The one you’re showing me [pictured above] almost looks like a painting.

I would paint on the negatives with photographic dye in the darkroom. I spent all night in the darkroom—I call it the Dark Ages. [Laughs.]

You’d known Warhol for about five years before you photographed him in front of a backdrop of books—and, upon closer inspection, sandwiched between two Bibles—in 1986. Since he passed, the extent to which he was also religious has come to light. Did you two ever talk about faith?

We never talked about it. I knew that Alfredo, who was his right hand, and Benjamin Lui, would walk him to church on Sundays, and they told me that nobody knew that at that time. So with [regards to] that photo, I put the two Bibles that were on the shelf in his office framing his head. I didn’t even really tell him what I was doing, but [Warhol’s business manager] Fred Hughes yelled at me for touching his shelf. [Laughs.]

David LaChapelle, Andy Warhol: Last Sitting, 1986, New York.

© David LaChapelle, courtesy of Fotografiska New York

What do you think your work would look like if the AIDS crisis hadn’t happened?

I was very spiritual anyway, so that didn’t push me into being spiritual; I was just more committed and prayed more. And there are so many things that happened at that time that I can’t explain, which were miraculous: premonitions and things that are really difficult to articulate. When you try to explain them to someone, it’s very flat; it always sounds like a coincidence. And that happened to me with AIDS. I went to a Robert Mapplethorpe opening with his brother, Eddie, and the whole day, I felt strange. It was the strangest day walking around New York, where I felt like I was seeing things from a different perspective. It’s hard to explain, but I was seeing stuff. Then someone made a joke about Hitler, and, you know, my mom was in an extermination camp—she was almost killed by the Nazis.

And you really still were sober at the time?

Oh, I didn’t drink or anything until I was 35 years old, when I suddenly decided it would be a good idea to try drugs. I mean, I tried everything. Like I said, I was a straight arrow—straight edge? [Laughs.] Whatever they call it, back then, it was just a rule that I didn’t drink.

David LaChapelle, Rebirth of Venus, 2009, Hawaii.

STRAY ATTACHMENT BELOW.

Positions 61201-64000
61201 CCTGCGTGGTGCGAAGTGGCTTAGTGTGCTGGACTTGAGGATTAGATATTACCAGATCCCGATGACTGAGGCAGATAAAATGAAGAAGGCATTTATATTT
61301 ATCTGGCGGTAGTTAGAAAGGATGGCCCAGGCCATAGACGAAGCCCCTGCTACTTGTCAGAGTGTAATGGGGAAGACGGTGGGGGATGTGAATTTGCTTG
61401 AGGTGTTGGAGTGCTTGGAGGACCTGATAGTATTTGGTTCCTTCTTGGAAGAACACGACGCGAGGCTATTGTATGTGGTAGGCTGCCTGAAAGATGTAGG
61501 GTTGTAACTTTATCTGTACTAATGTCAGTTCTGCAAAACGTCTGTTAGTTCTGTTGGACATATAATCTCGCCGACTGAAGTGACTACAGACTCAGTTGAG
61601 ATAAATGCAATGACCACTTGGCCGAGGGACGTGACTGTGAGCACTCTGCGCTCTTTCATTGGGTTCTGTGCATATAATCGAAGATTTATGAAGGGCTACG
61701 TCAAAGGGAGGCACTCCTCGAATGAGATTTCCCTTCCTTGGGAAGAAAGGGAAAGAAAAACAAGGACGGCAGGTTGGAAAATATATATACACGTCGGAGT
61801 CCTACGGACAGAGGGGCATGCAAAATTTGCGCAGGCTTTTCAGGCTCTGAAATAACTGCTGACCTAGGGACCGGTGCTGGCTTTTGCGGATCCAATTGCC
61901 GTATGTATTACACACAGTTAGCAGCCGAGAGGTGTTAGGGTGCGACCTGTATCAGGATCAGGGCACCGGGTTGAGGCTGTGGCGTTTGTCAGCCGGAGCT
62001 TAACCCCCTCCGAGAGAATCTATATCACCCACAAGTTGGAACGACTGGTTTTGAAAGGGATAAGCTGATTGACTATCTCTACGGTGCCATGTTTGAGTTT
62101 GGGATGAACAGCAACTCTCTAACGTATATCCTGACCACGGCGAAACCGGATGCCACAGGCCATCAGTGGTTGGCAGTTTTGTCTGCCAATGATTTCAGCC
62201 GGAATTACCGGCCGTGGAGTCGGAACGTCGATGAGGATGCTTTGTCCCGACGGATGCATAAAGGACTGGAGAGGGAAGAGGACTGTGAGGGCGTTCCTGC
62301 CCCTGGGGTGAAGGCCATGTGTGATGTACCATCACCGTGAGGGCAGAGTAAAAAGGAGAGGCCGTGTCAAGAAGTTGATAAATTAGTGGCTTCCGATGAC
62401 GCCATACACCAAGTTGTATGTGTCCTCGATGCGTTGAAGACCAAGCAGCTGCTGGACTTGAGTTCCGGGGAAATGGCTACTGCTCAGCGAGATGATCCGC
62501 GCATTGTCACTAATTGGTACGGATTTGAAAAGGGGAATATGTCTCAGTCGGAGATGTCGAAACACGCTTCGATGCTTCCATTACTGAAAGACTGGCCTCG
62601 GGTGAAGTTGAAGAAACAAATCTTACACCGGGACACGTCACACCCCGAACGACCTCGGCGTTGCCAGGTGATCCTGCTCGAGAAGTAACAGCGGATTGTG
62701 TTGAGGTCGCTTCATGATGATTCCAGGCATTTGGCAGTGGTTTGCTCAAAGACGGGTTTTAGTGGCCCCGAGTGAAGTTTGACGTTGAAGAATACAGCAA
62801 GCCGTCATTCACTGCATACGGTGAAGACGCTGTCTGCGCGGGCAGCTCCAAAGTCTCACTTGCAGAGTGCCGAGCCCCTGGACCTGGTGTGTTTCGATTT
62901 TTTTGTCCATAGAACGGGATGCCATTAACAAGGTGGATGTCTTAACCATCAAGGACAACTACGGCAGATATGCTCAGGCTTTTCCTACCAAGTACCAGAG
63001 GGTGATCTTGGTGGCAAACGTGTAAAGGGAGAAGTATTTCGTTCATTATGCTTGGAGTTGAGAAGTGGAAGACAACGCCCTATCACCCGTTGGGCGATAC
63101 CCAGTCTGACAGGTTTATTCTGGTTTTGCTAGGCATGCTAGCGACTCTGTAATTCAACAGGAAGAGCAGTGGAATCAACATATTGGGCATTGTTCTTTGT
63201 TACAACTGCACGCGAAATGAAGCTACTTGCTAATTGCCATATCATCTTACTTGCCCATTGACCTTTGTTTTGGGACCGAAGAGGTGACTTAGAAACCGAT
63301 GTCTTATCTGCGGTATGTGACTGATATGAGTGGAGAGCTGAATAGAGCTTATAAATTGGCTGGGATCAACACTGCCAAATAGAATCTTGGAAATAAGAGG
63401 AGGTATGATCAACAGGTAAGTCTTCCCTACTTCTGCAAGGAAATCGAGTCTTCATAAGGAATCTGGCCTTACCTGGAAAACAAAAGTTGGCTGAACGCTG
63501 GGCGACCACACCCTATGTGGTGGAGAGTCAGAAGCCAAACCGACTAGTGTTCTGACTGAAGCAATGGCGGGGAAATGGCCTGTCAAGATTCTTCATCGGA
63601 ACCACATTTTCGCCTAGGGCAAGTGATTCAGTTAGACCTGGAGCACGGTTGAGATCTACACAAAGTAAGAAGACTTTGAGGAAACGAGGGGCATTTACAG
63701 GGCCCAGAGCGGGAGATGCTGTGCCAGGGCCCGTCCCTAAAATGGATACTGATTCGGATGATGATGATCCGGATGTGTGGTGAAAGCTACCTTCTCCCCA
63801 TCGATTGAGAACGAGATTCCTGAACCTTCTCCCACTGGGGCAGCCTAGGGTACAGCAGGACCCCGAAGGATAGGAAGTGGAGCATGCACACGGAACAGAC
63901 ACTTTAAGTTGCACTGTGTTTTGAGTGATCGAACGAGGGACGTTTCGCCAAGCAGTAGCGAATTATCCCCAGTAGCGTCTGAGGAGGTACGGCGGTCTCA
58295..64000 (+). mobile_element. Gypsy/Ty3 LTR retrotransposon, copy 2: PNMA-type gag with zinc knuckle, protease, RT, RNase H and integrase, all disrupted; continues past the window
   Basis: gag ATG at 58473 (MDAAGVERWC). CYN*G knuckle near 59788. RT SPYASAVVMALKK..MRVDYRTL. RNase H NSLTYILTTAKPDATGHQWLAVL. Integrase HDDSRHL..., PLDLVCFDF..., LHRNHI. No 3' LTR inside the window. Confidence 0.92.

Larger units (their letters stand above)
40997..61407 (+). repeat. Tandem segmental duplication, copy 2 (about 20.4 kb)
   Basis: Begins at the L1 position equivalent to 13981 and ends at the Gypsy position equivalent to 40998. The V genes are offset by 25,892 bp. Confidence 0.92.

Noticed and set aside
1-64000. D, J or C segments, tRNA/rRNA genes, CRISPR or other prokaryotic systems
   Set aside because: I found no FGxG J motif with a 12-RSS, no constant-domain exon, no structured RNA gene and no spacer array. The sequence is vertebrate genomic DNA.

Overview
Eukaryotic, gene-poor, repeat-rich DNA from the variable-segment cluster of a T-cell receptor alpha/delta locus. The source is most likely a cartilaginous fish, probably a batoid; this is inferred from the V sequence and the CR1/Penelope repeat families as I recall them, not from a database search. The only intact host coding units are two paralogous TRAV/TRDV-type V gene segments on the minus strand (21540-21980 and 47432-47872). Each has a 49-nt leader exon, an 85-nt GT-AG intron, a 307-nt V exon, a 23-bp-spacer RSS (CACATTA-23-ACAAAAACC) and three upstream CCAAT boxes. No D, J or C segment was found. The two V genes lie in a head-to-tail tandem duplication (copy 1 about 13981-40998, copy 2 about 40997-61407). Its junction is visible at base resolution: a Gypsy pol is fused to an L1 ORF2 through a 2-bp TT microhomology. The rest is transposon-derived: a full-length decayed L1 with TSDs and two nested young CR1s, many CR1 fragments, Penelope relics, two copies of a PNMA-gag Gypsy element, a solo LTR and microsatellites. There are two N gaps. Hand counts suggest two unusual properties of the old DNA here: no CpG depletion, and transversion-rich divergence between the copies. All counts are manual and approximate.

© David LaChapelle, courtesy of Fotografiska New York

Everything about your photos looks so perfect. The early ones look Photoshopped because they’re so pristine. Are there any in particular where it was actually a mess behind the scenes?

There was always chaos. But I actually focus better when there’s a lot of distraction. I used to want to be a painter when I was a kid, and used to draw in the woods, but when I started taking photographs, I became addicted to that adrenaline rush. I took a photography course, dropped out of high school, and got accepted to this art school based on my paintings and drawings. They let me in halfway through the year and my parents didn’t have to pay for it. Photography always scared me because I thought it was going to be about the numbers and mixing chemicals and I’m really bad at math and science. But it’s so simple. I would stay in the darkroom so long that I could taste the chemicals the next day. When I was at Interview, I spent 23 hours straight printing when I was on deadline for photos of the Beastie Boys from the music issue.

David LaChapelle, Lil Kim: Luxury Item, 1999, New York. Detail of Vox Populi, wheatpaste poster installation.

© David LaChapelle, courtesy of Fotografiska New York

David LaChapelle, Tupac: Becoming Clean, 1996, Los Angeles.

© David LaChapelle, courtesy of Fotografiska New York

No way—didn’t you have to use the bathroom?

Oh yeah, I peed and stuff—I would just pee in the drain. There are a lot of sinks in the darkroom.

David LaChapelle, Seismic Shift, 2012, Los Angeles.

© David LaChapelle, courtesy of Fotografiska New York